Monticello Apartments Owner Files $9.3 Million Loan
The owner of the 202-unit Monticello apartments at 3250 Kirby Parkway in Hickory Hill has filed a $9.3 million loan on the property.
Monticello Apartments LLC – an affiliate of Memphis-based real estate company Makowsky Ringel Greenberg LLC – filed a deed of trust, security agreement, financing statement and assignment of rents Jan. 15 through American Equity Investment Life Insurance Co.
MRG principal Michael Greenberg signed the trust deed as president of Monticello Apartments LLC, which bought the property in 2003 for $1.5 million from G. Benjamin Clark and Nicholas G. Clark.
Built in 1985, the Class C multifamily complex contains numerous buildings on close to 20 acres along the east side of Kirby Parkway at its intersection with Knight Arnold Road Extended, south of Tenn. 385.
The Shelby County Assessor of Property’s 2013 appraisal was $9.7 million.
Source: The Daily News Online & Chandler Reports
– Daily News staff
Champion Awards Rebrands as T-Shirt Champions
Champion Awards and Apparel, a longtime apparel designer and printer, is reinventing itself to emphasize its focus on T-shirts.
The Memphis-based company's new name will now be T-Shirt Champions, signifying its shift away from its original trophy engraving business that began in 1970.
While the company will still operate at 3649 Winplace Road, it has launched a website, tshirtchampions.com, to provide more customization options and opportunities for interaction with customers. The website offers instructions on placing orders, access to more than 20,000 individual pieces of art and firsthand design advice from T-Shirt Champions employees.
“Similar to other industries, the apparel printing process is evolving as consumer technology does,” said Mike Bowen, president and CEO of T-Shirt Champions, in a statement. “Proactively adapting our business model to meet our customer’s needs was critical to Champion’s continued success.”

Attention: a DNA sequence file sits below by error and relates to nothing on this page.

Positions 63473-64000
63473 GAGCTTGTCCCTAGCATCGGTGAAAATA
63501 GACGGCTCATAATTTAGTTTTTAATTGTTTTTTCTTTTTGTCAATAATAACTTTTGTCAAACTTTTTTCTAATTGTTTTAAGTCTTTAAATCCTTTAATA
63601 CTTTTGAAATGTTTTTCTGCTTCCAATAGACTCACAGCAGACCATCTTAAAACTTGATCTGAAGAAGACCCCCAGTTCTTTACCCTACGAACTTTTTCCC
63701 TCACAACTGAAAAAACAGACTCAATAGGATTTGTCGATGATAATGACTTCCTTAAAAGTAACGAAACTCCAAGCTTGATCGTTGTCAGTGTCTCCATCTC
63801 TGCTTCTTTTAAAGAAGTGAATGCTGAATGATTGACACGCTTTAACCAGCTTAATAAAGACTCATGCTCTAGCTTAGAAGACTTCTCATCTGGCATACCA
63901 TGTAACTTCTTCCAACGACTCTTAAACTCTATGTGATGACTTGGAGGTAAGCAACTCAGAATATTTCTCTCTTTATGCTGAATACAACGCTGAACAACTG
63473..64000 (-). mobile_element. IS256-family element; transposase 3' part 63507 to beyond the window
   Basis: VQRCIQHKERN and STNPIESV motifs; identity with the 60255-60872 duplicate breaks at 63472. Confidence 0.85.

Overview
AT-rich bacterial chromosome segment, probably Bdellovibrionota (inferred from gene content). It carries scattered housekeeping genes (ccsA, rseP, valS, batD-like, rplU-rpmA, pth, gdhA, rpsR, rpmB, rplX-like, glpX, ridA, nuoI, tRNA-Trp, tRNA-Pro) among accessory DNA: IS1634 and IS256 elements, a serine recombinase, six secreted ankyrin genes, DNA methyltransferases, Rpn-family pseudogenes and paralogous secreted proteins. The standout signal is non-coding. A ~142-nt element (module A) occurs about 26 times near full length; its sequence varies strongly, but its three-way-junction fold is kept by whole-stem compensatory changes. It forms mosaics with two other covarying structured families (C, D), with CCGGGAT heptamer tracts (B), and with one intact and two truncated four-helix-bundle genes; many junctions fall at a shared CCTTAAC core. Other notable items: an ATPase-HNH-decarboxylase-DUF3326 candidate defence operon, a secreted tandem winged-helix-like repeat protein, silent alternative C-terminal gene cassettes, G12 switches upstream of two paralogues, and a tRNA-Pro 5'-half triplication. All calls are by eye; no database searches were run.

– Amos Maki
Parnell Honored by Memphis AdFed
The Memphis Chapter of the American Advertising Federation has honored Jack Parnell with its 2014 Silver Medal Award for his career in broadcasting.
Each year, one person is chosen who has made outstanding contributions to advertising.
Parnell, the father of former “Saturday Night Live” cast member Chris Parnell, began his broadcasting career in 1955. His first job was as a part-timer in a radio/TV repair shop. He later worked as program director for WHBQ and then WMC-AM, among other career highlights.
– Andy Meek
Whalum, Harvey Pull Petitions for Mayor’s Race
Shelby County Commission Chairman James Harvey and former Shelby County Schools board member Kenneth Whalum Jr. have pulled qualifying petitions to run in the May Democratic primary for Shelby County Mayor.
They would join former Shelby County Commissioner Deidre Malone in the primary.
Incumbent Republican Mayor Mark Luttrell is seeking re-election.
Incumbent Democratic County Commissioners Melvin Burgess and Justin Ford also have petitions out for the new commission Districts 7 and 9, respectively.
Burgess and Ford complete the set of six incumbent commissioners seeking re-election this year. Six of the seven remaining incumbents are term-limited and cannot seek a third consecutive term. The seventh commissioner not seeking re-election, Chris Thomas, announced he would not run when he took the post of Lakeland city manager in January. He will serve the remaining eight months left in his current term.
The deadline for candidates to file their petitions in the May county primary elections is Feb. 20.
– Bill Dries
Republicans, Governor Discuss Voucher Bill
Republican state lawmakers have proposed a school voucher bill they hope will be acceptable to Gov. Bill Haslam, who has repeatedly said he favors a more limited version of the program that gives parents another option for educating their children.
Sen. Brian Kelsey of Germantown said Thursday that he spoke with the Republican governor Wednesday night about the proposal, which is co-sponsored by Sen. Dolores Gresham of Somerville and is supported by Senate Speaker Ron Ramsey of Blountville.